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A new Google tool will tell you if your passwords have been hacked

Published Oct 2nd, 2019 5:04PM EDT
Google Password Checkup
Image: Julien de Rosa/EPA-EFE/Shutterstock

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Google on Wednesday announced new tools meant to enhance user privacy across its products, such as Google Maps incognito mode, YouTube history deletion, and privacy management via Google Assistant. But Google also announced a feature that should enhance your security online by telling you which passwords may have been compromised during security breaches targeting various sites, and advising immediate action.

The feature is hardly new, and Google Chrome isn’t the only browser that can help you with password security by offering information about past data breaches that may have affected a certain account. But Google will now include the feature in its password manager app. That means, of course, you’d have to use Google’s password manager to save your passwords in order to take advantage of the feature, rather than going for dedicated password managers like 1Password or LastPass.

In addition to informing you about breaches, the password manager will also prevent you from using bad passwords, like “password,” or “123456,” which is something that people are still doing:

Today we’re launching the Password Checkup—a new feature built into our password manager that checks the strength and security of all of your saved passwords, tells you if we find they’ve been compromised (for example, in a breach), and gives you personalized, actionable recommendations when needed.

The password manager is built-into your Google account, and the Password Checkup feature will tell you whether any of your passwords were compromised. If it determines they were, it will advise you to change the password.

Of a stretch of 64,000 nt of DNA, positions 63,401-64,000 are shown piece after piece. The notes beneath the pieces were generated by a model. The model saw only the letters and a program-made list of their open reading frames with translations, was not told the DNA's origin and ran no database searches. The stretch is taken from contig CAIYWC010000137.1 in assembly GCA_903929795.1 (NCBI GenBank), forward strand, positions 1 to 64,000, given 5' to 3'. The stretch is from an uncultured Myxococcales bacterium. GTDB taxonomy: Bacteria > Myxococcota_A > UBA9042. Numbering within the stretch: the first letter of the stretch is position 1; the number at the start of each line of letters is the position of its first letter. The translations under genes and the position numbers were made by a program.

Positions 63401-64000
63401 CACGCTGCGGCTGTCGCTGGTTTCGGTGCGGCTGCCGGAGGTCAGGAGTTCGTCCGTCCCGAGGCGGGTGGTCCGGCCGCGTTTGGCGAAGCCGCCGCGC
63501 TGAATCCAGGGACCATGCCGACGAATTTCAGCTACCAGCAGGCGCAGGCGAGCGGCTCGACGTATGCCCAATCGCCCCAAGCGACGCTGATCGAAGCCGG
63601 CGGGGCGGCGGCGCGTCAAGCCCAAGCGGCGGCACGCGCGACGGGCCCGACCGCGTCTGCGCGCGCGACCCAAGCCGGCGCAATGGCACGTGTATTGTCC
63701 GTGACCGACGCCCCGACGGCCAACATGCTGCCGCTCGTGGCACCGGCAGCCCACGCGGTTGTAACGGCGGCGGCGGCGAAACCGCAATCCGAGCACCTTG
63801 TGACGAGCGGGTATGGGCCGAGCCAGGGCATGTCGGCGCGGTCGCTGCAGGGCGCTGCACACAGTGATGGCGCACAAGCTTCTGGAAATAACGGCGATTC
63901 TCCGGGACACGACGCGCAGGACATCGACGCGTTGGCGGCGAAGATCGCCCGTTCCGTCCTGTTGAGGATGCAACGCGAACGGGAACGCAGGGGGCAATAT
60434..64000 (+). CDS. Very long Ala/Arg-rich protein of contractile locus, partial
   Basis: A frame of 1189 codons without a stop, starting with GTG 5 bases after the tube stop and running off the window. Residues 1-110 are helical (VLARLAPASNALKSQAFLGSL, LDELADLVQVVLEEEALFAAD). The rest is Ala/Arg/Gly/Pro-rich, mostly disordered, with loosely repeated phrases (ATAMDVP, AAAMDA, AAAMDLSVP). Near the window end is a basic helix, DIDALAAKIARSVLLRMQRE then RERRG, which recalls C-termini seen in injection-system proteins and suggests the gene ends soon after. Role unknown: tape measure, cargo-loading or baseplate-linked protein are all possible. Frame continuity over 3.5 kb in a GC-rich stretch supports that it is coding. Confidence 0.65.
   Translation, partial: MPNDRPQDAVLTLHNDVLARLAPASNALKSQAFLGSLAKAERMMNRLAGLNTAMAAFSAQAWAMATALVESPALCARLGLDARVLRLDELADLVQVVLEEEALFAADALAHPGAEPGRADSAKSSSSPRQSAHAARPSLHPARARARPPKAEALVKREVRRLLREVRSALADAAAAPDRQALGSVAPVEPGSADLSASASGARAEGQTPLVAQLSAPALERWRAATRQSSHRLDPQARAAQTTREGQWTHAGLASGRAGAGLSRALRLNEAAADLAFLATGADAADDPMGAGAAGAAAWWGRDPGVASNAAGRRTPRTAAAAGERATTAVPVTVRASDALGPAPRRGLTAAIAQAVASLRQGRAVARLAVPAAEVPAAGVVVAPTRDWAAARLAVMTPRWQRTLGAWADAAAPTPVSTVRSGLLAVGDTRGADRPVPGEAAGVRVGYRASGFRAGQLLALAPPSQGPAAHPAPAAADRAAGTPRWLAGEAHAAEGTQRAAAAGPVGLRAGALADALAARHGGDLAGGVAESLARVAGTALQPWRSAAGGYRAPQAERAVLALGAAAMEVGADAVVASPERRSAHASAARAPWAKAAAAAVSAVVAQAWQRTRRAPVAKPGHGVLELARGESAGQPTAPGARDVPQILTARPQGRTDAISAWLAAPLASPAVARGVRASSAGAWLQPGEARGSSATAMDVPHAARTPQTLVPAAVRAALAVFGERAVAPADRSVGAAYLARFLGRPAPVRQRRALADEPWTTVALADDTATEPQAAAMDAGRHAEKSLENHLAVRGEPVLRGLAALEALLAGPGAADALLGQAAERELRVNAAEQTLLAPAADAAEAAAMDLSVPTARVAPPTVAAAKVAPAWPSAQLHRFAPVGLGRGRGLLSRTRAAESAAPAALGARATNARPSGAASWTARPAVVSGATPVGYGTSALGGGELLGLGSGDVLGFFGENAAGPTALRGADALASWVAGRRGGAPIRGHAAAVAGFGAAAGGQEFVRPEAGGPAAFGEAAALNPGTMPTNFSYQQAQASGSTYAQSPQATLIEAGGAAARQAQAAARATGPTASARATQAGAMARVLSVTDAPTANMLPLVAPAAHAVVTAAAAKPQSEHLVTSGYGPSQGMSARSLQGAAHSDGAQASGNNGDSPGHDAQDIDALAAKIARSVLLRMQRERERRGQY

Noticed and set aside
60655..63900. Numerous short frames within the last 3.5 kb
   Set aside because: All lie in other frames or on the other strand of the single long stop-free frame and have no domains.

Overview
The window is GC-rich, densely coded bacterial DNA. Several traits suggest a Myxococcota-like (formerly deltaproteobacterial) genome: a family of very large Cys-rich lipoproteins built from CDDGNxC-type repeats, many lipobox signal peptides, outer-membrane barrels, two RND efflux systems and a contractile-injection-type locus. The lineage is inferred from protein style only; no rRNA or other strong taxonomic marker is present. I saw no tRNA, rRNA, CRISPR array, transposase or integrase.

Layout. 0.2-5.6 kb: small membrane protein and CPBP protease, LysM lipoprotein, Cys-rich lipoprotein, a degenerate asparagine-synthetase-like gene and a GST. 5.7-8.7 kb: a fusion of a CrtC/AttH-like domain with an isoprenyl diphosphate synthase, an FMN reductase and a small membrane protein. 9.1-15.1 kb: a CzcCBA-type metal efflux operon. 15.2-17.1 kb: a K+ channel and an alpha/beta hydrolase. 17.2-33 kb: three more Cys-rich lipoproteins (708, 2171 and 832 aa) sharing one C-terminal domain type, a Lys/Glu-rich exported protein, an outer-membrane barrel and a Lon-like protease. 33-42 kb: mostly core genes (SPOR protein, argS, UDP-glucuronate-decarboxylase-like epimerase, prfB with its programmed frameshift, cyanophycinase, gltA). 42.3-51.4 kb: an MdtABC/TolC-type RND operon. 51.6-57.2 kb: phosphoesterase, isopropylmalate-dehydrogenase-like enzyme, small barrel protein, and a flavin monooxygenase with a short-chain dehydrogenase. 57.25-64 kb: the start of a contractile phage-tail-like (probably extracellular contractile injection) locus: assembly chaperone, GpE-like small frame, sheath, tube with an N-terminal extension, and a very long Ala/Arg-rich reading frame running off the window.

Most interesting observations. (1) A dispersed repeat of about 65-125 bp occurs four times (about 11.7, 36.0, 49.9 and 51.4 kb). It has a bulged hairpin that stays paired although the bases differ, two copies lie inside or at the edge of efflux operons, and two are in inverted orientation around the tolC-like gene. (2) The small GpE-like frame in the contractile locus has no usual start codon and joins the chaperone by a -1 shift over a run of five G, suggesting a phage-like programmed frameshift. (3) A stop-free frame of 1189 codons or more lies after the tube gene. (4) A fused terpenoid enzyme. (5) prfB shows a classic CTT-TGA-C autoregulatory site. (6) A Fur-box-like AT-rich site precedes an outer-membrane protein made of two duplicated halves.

Image source: Google

The tool also tells you if your password is being used on multiple sites — although that’s something you should already know, because if they are, you’re the one that set them up that way. It’s a good idea not to reuse passwords. You should create strong, unique passwords for each account you have, and then store those passwords inside password managers like Google’s, which is available at this link.

Google also says that later this year it will build the Password Checkup technology right into Chrome, so you get real-time protection as you type a password, without the need to install a separate extension.

Chris Smith Senior Writer

Chris Smith has been covering consumer electronics ever since the iPhone revolutionized the industry in 2008. When he’s not writing about the most recent tech news for BGR, he brings his entertainment expertise to Marvel’s Cinematic Universe and other blockbuster franchises.

Outside of work, you’ll catch him streaming almost every new movie and TV show release as soon as it's available.